Brian Portnoy, PhD, CFA, is an expert at simplifying the complex world of money. In his two books, The Geometry of Wealth and The Investor's Paradox, he tackles the challenge of not only making better investment decisions but also how money figures into a joyful life. He is currently the Director of Investment Education at Virtus Investment Partners and has spent the last 25 years as educator, investor, and strategist. He holds a doctorate from the University of Chicago and currently lives on the north side of Chicago with his wife and three children.
What do I do best?
Professionally, what I work on the hardest is simplifying complex topics related to money and finance. I’m passionate about it not just because I find it inherently interesting, but because it’s an area of great confusion and stress to many people. Me being good at my job can directly translate into a higher quality of life for others, which is a fantastic win/win scenario. I’ve worked deliberately on this craft for years and I think I’m better than I used to be. But there’s still so much remaining to be done.
What makes me the best version of myself?
The combination that has worked for me is curiosity and hustle. The intense desire to figure things out and the choice to spend energy to pursue what I care about give me focus and a sense of meaning. I can find stillness and joy in this flow. I’m a huge believer in, maybe advocate for, the adaptive self – figuring out who you are and who you want to be, often in circumstances beyond your control. Curiosity and hustle give me what I need to adapt.
What are my aspirations?
I want to keep pushing in the same path I’m on now. I want to simplify the complex, I want to discover and refine better ways to communicate with others, and I want to find ways to express generosity and gratitude. I’m quite lucky in a number of ways, so at this stage in life I think it’d be unethical to not spend considerable time and resources on others.
My Biggest Success?
Finding and then cultivating the relationship with my wife. She’s a wonderful person whom I love deeply. She gives me the opportunity to be a better version of myself, one with which I have had mixed success. We have three children who are good-hearted and I believe we are putting them in a position to lead meaningful lives, so I have to consider that as part of our success.
My Most Challenging Moment?
I quit academia after earning a doctorate at a top-tier school and even finding some success on the academic job market. I took a long look in the mirror and forced myself to admit that I was not enjoying what I was doing, and perhaps more importantly who I was becoming. There was unbelievable empowerment in not only quitting that “job” but recognizing I didn’t have to live others’ scripts for me and could write my own story however I chose to. To be honest, I didn’t think of it in those terms in the moment. What I knew was that I was miserable and I wanted to try something different. In retrospect, constructively quitting something you’re not enjoying is wonderful and something I’d encourage others to try.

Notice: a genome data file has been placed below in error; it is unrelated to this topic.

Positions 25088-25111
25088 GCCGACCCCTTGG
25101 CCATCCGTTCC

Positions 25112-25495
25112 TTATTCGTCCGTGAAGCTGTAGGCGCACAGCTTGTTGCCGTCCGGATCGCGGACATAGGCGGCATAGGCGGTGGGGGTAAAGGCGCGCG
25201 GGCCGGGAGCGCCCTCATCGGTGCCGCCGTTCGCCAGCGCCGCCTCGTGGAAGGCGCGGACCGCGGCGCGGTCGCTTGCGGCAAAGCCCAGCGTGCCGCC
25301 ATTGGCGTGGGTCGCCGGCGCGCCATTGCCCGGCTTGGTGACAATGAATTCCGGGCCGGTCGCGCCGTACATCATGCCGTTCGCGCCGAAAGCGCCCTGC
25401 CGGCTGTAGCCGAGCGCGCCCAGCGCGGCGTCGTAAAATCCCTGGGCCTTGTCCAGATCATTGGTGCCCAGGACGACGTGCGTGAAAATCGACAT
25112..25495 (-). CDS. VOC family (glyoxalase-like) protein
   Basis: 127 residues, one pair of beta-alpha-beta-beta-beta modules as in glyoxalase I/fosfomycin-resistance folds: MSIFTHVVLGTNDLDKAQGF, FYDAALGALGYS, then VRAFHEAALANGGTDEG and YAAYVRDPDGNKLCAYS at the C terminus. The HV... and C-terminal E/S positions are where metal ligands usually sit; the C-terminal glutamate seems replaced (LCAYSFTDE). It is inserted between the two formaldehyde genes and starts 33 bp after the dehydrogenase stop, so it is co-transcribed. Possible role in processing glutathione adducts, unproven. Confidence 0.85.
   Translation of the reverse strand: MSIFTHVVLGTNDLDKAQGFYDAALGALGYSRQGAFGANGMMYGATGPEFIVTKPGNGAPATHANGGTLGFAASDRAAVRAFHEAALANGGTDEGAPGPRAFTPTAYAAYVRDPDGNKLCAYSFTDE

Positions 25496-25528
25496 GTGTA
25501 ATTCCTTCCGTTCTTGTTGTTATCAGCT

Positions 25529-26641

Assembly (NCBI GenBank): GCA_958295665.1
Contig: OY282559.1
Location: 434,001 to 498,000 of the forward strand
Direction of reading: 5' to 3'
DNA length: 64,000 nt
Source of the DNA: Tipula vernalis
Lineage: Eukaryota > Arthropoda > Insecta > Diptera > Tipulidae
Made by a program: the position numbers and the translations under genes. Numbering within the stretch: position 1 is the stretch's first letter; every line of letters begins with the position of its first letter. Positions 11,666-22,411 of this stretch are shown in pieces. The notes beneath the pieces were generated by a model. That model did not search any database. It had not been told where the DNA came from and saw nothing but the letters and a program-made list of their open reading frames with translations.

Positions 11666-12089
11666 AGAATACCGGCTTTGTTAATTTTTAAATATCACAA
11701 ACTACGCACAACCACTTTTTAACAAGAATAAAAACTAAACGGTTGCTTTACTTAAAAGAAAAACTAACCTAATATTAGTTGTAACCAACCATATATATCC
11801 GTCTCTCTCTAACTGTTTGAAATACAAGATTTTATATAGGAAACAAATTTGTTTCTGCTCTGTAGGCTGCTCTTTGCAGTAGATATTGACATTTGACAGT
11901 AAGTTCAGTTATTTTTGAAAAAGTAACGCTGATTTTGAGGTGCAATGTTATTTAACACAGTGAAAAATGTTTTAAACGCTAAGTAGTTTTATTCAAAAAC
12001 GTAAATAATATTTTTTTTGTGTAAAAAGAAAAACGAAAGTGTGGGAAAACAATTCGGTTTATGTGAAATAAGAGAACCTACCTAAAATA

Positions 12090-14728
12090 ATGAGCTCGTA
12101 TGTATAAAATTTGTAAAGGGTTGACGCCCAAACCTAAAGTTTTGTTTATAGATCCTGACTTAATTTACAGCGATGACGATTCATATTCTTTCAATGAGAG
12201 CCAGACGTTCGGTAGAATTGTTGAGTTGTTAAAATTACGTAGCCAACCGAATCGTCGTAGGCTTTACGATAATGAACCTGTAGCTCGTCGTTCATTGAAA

I’m not a motto guy, but if you ask my kids what’s the one word I want them to think about and pursue for the rest of their lives, they’d say: Hustle. If you work your rear end off at something you care about, you’ll almost undoubtedly find success. The recipe is not complicated.
My Favorite People/Role Models?
There are many people I find inspiring, ranging from my wife, Charlie Munger, the ancient Stoics, the Rooney family (they own the Pittsburgh Steelers), my sister, and a handful of true friends. There’s also my grandmother, who passed away years ago, but whom I still love and think about all the time.
My Favorite Places/Destinations?
I love to explore. I love to get lost and find my way back. We lived in London for a while and it was a place where I could do just that. I still miss it. Arizona has a special place in my heart as well, especially to hike in the high desert. However, I could buy a plane ticket right now and go anywhere, it would be to any number of spots in Asia, where I’ve spent a fair amount of time. The energy I feel when I’m in the region is unparalleled elsewhere, in my experience. And the food. Good lord.
My Favorite Products/Objects?
There are lots of little things in my life that give me moments of happiness: my Moleskine notebooks (I use the small format ones that can fit in my pocket), a pair of Keen’s sandals that I’ve had forever and could not be more comfortable, my Bose noise canceling headphones as I’m on planes all the time, Evernote for me to upload countless sources of content and all the little nuggets I no longer scribble on Post-it notes.
My Current Passions?
Same as it ever was: Reading and learning. I believe we live in a golden age of content – not just books but blogs, podcasts, and even Twitter. My study at home has stacks and stacks of books. By a wide margin, I buy more than I can read (I think I have a problem). Beyond that, I absolutely love board games and my “fun” project on the side now is to design my own. It’s kind of cool to think through how we engage each other in games and then come up with my own original take on bringing people together. I’ll admit it’s going slowly!